If you are like me, you love lobster (yum!) but hate the thought of cooking something alive (eek!). Beyond the initial eek factor, I also find lobster extremely difficult to cook evenly — the claws stay raw, the tail over cooks, or the entire thing ends up as chewy as an eraser. At a certain point, it just becomes easier to go to a restaurant and pay the exorbitant prices for the stupid thing.
But with lobster prices hovering around $5 or $6 a pound at some places (such as my perennial favorite, Stew Leonard's), it becomes pretty hard to justify coughing up $30+ a pound for restaurant lobster. The great news is, if you have a grill (or a grill pan) and a really sharp knife, you can end up with delicious, evenly cooked, slightly smokey lobsters — the perfect summer dish. It seriously turns out so delicious that I actually don't have any photos of the finished, uneaten lobster, because we ate it all so quickly.
You can start with whole, live lobsters, if you have a person with a good enough constitution that they don't mind killing a few crustaceans. (Warning: even the most hardened men often have a hard time with this, particularly when the women in their lives bond with and give nicknames to said crustaceans. Do not name your lobsters. This never ends well for anyone involved.) If they are live, you literally have to cut them in half. This is not fun and makes a mess.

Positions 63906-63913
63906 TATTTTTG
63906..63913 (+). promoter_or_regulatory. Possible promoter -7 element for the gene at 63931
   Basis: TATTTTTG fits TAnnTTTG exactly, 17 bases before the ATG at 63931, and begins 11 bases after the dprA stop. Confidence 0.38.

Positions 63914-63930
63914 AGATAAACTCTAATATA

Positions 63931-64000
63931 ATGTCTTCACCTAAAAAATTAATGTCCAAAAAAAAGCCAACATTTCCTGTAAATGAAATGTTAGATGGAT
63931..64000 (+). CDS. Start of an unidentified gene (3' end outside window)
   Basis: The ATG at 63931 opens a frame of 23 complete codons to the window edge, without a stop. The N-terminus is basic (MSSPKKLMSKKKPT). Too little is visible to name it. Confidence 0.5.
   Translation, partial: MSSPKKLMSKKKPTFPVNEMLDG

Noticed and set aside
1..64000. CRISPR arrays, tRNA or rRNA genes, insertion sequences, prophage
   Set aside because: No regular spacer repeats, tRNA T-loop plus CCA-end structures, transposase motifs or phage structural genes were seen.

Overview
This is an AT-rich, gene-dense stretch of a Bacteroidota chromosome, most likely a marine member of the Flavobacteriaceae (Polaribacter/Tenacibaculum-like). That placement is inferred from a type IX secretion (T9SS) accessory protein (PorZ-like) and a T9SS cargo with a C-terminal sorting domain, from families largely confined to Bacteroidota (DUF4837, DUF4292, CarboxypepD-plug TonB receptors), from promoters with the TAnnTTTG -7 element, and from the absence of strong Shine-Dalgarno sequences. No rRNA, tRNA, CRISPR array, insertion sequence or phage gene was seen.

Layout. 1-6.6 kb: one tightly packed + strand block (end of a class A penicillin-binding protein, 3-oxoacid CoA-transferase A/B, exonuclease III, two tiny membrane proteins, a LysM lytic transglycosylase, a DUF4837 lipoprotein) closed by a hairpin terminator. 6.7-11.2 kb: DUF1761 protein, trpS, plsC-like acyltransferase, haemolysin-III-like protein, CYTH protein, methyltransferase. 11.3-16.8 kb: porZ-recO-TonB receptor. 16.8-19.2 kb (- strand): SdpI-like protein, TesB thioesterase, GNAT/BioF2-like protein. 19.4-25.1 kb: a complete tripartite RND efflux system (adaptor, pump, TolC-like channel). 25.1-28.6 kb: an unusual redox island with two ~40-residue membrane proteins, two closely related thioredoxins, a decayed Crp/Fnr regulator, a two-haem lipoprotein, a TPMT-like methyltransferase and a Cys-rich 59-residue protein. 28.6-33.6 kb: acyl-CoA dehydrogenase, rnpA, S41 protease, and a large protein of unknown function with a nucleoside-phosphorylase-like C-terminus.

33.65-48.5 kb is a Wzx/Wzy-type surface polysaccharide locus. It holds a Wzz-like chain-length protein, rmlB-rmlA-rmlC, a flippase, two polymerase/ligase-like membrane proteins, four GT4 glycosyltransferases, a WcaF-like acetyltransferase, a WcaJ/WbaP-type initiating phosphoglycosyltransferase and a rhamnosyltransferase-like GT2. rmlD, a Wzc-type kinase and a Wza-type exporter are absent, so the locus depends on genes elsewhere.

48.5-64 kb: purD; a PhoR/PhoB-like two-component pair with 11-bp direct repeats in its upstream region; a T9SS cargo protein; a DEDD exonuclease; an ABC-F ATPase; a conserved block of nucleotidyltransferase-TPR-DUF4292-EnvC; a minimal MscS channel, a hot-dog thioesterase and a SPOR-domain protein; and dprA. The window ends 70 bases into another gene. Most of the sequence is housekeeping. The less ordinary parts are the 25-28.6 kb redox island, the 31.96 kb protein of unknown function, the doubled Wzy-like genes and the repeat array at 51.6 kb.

The easier way to do it is to request that the fish guys at the grocery store cut and clean your lobsters for you (they should do this at no cost). Ask for them cut lengthwise in half, as pictured below, and cleaned (this just means they removed the nasty green guts). If doing yourself, cut them in half with a very, very sharp knife, then rinse off the green guts (water will do the trick here).
Once your lobsters are halved and cleaned, heat the grill on one side. Brush with olive oil or butter (you do not need much, just a light brushing). Place the lobsters on, shell down, with the claws on the hot side of the grill. Cook for about 5 minutes, or until the shell is red, and then flip over. Cook for another 5 minutes or until the meat is opaque and there are slight char marks on the tail meat. If your lobsters have very large claws, these may need to cook longer — using a very sharp knife, cut the claws off and cook in shell for 1-2 more minutes on each side, until the shell is bright red.